Twenty-five years ago I campaigned for a Scottish Parliament to defend and advance the interests of working people in Scotland. We had experienced an unpopular Conservative Government that was imposing austerity on working-class people across the UK. We knew we could protect those very people in Scotland if we established a Parliament that could legislate to protect and promote the interests of working class people in Scotland. That Parliament was duly established and first signs were good. The Labour-led Scottish Executive legislated in land reform, giving communities the right to buy the land they lived on and it created Co-operative Development Scotland to promote the development of co-operatives. I want to take that further.
The first act I took as a Member of the Scottish Parliament was to lead a group of individuals with an interest in reshaping the economy to produce ‘An Industrial Strategy for Scotland.’ This strategy has at its centre the need reconfigure ownership and control in the economy. As John McDonnell says “Ours will only become an economy for the many if we significantly broaden ownership. That means supporting entrepreneurs, small businesses, the genuinely self-employed and massively expanding worker control and the co-operative sector.” Only last week (28 September 2017) I led a debate in the Scottish Parliament on the importance, need and benefits of worker ownership and control.
Our approach to the economy must be to promote and encourage greater industrial democracy, with those who create the wealth having greater influence and control over that wealth. That encouragement cannot simply be warm words – we need to give workers the first right of refusal (similar to that contained in the Land Reform Act) to buy the company they work in. We need to create a properly-resourced Scottish Investment Bank and put in place preferential finance for workers to support worker control. We need to review Co-operative Development Scotland (CDS), put it on a statutory footing and give it the instruments of investment needed to grow the co-operative sector. We need to look at our procurement rules and regulations, and assess how these can be used to help support and grow co-operatives and worker-owned companies.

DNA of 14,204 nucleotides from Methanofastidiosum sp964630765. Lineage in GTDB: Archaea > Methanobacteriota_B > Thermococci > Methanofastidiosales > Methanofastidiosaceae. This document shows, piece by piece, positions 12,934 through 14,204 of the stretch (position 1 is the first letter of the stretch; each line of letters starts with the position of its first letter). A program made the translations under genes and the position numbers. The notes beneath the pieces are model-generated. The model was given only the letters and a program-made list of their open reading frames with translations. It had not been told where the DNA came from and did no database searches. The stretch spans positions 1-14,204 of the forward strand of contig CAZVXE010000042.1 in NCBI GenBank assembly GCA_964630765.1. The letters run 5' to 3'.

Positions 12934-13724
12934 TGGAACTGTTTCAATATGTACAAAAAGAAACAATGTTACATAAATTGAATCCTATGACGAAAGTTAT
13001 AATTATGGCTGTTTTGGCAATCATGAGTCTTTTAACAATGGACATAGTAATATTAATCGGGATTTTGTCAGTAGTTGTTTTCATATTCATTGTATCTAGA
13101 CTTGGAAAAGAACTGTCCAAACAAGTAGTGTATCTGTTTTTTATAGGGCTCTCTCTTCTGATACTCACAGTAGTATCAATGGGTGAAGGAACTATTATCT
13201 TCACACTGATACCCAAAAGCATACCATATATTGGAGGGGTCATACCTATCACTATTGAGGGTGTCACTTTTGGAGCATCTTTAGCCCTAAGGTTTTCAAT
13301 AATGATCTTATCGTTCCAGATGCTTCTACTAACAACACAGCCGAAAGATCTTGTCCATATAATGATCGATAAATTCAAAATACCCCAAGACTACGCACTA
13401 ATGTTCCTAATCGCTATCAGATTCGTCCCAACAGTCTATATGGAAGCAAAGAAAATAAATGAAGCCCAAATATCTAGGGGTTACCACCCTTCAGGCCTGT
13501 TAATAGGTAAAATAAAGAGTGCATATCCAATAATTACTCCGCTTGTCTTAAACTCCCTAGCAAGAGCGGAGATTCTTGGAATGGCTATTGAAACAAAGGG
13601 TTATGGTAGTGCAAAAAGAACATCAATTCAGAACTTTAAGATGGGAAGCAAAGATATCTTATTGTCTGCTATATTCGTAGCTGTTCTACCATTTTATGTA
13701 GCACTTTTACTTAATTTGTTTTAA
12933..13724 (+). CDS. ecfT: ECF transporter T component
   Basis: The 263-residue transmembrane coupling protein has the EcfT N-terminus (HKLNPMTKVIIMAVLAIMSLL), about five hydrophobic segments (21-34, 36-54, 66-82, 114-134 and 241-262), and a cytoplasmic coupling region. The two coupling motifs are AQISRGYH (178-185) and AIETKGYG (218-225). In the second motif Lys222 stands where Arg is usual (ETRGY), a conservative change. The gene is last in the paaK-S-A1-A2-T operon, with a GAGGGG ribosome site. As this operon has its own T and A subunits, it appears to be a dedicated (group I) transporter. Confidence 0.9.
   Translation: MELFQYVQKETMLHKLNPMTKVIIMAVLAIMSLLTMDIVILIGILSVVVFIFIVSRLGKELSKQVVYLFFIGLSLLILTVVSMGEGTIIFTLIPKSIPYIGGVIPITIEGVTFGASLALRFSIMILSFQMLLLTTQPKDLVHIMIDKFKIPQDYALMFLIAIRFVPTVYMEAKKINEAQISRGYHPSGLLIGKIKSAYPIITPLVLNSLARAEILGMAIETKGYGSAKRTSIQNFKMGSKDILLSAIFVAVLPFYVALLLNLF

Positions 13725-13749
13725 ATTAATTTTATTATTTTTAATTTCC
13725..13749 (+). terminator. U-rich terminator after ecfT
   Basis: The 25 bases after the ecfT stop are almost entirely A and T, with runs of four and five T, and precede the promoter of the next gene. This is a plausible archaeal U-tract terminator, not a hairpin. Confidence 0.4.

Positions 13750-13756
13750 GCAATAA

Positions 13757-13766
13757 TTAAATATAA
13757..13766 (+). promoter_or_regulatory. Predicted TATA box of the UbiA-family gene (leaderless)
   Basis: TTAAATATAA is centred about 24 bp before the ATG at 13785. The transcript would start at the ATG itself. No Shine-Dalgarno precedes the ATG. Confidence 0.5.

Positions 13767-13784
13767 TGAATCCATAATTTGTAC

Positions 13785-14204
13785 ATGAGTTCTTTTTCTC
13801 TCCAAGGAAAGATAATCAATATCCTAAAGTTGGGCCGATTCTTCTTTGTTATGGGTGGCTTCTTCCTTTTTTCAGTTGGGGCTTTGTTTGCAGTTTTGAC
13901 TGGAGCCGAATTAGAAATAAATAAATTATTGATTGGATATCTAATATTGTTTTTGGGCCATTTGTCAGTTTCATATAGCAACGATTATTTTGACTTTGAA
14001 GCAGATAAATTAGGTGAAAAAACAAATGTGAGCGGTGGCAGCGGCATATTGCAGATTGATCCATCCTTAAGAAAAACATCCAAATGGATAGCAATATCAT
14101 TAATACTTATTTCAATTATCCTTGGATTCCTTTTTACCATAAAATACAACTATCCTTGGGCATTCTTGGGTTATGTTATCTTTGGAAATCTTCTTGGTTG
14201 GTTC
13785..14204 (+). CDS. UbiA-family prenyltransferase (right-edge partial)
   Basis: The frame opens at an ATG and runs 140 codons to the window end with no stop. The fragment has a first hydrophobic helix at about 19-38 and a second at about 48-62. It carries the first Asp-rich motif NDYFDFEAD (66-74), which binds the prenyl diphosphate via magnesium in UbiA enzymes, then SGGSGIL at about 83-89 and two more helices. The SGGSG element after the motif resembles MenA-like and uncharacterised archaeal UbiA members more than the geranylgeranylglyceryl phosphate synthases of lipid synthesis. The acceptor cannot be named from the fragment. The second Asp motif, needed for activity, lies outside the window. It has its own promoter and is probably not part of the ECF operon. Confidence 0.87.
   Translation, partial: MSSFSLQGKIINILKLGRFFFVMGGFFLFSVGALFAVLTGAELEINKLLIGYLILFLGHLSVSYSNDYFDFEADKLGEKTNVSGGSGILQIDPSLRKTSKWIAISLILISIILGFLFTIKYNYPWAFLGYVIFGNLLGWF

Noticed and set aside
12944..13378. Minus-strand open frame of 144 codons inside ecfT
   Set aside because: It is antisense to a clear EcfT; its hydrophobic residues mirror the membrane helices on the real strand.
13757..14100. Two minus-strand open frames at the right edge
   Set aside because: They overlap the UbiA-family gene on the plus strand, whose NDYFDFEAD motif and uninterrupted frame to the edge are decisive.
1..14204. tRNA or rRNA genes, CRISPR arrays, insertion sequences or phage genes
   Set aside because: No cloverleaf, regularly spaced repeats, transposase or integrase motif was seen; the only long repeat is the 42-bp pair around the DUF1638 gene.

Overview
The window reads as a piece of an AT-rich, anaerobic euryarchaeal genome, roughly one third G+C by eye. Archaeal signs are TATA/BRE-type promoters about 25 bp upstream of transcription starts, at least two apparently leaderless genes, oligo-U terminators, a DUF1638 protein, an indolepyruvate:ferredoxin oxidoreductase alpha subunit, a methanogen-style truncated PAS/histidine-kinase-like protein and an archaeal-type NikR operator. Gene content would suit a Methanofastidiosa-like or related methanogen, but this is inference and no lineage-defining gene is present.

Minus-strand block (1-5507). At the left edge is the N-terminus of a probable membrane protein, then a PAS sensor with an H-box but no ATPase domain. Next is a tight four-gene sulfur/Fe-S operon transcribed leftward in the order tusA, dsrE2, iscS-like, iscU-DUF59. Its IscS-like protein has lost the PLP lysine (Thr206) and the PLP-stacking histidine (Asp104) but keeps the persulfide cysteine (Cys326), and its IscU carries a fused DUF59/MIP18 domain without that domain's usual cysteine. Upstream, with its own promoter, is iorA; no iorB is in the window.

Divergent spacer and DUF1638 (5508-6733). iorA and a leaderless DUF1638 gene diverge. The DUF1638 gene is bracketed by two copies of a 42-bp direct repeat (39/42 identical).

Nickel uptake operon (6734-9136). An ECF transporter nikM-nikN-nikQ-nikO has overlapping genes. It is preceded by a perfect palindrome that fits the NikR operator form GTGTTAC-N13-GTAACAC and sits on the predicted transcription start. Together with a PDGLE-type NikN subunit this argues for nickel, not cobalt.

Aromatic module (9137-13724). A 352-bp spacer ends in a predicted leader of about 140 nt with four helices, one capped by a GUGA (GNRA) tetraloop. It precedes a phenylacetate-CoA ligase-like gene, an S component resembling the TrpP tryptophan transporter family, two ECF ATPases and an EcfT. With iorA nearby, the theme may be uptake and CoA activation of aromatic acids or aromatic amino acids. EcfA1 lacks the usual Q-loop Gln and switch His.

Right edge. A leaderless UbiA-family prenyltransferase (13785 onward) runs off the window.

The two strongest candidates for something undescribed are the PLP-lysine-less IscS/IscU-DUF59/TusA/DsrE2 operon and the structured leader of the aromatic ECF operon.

However we cannot wait until 2021 and a Labour Scottish Government – we must do all we can now to advance worker ownership and control. That is why I am preparing a Members Bill based on the ‘Marcora Law’ that will give workers the first right of refusal to buy their company when it is put up for sale or facing closure. We must take every opportunity we have to build both the spirit and the structures of co-operatives and co-operation. That is why that bill will go forward whether I win the leadership race or not.
History – both recent and long past – tell us we can do so much more to develop and restructure Scottish society in favour of the many and not the few if we stand on a bold and radical platform. We must seize that opportunity.